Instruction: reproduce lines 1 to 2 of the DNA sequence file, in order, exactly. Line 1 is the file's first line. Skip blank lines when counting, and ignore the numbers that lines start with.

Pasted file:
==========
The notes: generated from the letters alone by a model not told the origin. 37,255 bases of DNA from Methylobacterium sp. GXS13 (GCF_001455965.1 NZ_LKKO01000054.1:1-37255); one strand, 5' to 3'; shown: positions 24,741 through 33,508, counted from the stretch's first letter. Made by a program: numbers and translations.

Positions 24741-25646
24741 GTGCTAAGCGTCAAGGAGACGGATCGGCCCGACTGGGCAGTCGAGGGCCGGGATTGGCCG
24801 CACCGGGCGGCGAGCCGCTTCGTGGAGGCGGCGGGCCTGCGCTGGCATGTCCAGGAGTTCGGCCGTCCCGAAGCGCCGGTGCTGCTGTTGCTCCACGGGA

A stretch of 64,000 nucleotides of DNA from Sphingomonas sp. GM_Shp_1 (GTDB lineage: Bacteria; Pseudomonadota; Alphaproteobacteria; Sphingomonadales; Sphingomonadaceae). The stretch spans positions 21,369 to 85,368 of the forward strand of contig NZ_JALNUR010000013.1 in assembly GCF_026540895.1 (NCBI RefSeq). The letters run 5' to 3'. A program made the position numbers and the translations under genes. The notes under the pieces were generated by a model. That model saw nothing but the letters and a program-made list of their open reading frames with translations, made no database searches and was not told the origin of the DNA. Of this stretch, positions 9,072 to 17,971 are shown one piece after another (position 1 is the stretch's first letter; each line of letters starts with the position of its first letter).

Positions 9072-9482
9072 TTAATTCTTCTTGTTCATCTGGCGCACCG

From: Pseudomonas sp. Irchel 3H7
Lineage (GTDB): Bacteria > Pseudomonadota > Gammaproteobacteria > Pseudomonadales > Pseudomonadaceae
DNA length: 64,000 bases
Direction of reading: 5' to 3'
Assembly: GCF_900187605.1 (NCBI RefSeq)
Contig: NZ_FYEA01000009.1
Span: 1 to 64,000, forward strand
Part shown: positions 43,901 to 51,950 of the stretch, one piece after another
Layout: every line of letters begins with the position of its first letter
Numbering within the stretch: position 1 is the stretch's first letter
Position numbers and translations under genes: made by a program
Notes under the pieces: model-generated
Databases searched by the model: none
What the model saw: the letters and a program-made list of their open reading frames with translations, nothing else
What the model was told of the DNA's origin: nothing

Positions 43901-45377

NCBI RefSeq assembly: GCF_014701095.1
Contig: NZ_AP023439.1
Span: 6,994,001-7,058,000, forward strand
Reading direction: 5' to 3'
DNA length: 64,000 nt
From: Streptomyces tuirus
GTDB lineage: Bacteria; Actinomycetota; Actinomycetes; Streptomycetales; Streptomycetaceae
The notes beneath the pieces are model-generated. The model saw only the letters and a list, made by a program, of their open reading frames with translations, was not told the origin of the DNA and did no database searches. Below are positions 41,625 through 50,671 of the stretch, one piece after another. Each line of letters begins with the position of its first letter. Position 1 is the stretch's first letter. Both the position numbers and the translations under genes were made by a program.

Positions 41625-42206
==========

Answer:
The notes: generated from the letters alone by a model not told the origin. 37,255 bases of DNA from Methylobacterium sp. GXS13 (GCF_001455965.1 NZ_LKKO01000054.1:1-37255); one strand, 5' to 3'; shown: positions 24,741 through 33,508, counted from the stretch's first letter. Made by a program: numbers and translations.

Positions 24741-25646